Tyler Perry's Meet The Browns

Atlanta-based playwright-turned-entertainment mogul Tyler Perry's fourth feature may be his most awkwardly plotted, cliché-ridden effort to date. But it caters – some might say panders – to his target audience with ruthless efficiency. Single mother Brenda Brown (Angela Bassett) was dealt a bad hand -- her mother was a strung-out hooker, her father...read more

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Reviewed by Maitland McDonagh
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Atlanta-based playwright-turned-entertainment mogul Tyler Perry's fourth feature may be his most awkwardly plotted, cliché-ridden effort to date. But it caters – some might say panders – to his target audience with ruthless efficiency.

Single mother Brenda Brown (Angela Bassett) was dealt a bad hand -- her mother was a strung-out hooker, her father vanished before she was born -- and made a series of bad choices: Becoming pregnant as a teenager, dropping out of high school and subsequently having two more children by different deadbeat fathers. But Brenda is a fiercely devoted mother to 17-year-old Mike (Lance Gross, of Perry's TV series House of Payne), a promising basketball player, and little girls Tosha (Chloe Bailey) and Lena (Mariana Tolbert), whom she's raising in a rundown Chicago housing project. Brenda fully intends to ignore the out-of-the-blue letter inviting her to the Georgia funeral of the father she never knew until she finds herself abruptly unemployed. She could use a change of scenery, and as her pragmatic best friend (Sofía Vergara) says, the old man might have left her something. And so Brenda and her brood are plunged into the bosom of a boisterous extended family that includes L.B. (Frankie Faison) and his gracious wife, Sarah (Margaret Avery); L.B.'s buffoonish younger brother Leroy (David Mann), who was once married to the larger-than-life Madea (Perry); their sister, Vera (Jenifer Lewis), whose waspish tongue gets sharper with every drink; and Leroy's adult daughter, Cora (Tamela Mann, David's real-life wife). With the exception of L.B., none of the Georgia Browns knew Brenda existed, let alone that their beloved daddy was once a Chicago pimp -- Brenda's mother was one of his girls. And imagine Brenda's surprise when she runs into handsome basketball coach Harry Belton (former NBA player Rick Fox): She showed him the door back in Chicago when he came around peddling hoop dreams, but he turns out to be a close friend of the Brown family, a born father figure and a perfect gentleman. In fact, he seems too good to be true – should Brenda trust her battered heart or the spiteful small-town gossip that panders to her worst suspicions?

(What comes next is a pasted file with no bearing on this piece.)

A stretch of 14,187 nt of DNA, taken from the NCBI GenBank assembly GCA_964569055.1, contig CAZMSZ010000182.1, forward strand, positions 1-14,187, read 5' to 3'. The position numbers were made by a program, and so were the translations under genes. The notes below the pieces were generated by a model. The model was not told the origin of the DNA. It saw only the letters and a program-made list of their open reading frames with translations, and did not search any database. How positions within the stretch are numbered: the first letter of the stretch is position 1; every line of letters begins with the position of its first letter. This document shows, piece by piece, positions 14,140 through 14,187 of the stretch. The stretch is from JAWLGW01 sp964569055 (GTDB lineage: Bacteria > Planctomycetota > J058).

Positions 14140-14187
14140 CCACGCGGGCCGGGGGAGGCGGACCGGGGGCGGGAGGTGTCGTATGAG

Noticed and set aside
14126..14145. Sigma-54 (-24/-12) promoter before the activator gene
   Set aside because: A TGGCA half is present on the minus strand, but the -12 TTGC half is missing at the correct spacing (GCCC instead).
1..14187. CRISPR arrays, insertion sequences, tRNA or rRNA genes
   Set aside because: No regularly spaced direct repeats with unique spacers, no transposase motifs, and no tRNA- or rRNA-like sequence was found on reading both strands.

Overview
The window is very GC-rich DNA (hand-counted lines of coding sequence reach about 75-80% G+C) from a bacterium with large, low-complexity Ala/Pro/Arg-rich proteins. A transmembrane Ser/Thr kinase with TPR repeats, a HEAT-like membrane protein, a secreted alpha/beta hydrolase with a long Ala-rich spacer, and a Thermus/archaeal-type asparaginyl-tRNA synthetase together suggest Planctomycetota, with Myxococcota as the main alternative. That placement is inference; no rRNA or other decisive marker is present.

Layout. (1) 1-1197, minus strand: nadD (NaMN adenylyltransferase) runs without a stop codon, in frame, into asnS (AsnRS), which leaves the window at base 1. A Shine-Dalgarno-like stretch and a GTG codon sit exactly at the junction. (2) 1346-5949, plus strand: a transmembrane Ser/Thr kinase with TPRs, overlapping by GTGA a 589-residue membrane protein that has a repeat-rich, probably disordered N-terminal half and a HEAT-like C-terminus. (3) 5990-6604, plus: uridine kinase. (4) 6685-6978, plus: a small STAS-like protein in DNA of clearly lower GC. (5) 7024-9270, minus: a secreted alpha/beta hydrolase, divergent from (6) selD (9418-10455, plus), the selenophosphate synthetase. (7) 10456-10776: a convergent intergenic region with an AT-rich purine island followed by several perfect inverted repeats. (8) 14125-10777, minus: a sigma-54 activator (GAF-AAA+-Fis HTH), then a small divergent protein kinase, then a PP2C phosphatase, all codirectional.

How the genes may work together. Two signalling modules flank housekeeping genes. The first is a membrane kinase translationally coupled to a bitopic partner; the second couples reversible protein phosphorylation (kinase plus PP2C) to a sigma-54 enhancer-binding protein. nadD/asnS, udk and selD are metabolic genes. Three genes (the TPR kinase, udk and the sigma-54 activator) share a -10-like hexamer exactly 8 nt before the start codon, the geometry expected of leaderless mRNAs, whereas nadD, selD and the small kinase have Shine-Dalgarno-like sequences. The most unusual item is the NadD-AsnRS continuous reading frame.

Perry may not care much about story structure, but he knows what his fans want: Broad laughs, pointed moral lessons for the misguided, comeuppance for the usual scoundrels (absentee fathers/drug dealers/bad husbands), redemptive romance and pistol-packing, dope-smoking, big momma Madea. And so that's what he delivers, even if Madea's heart and backside are considerably bigger than her cameo appearance.

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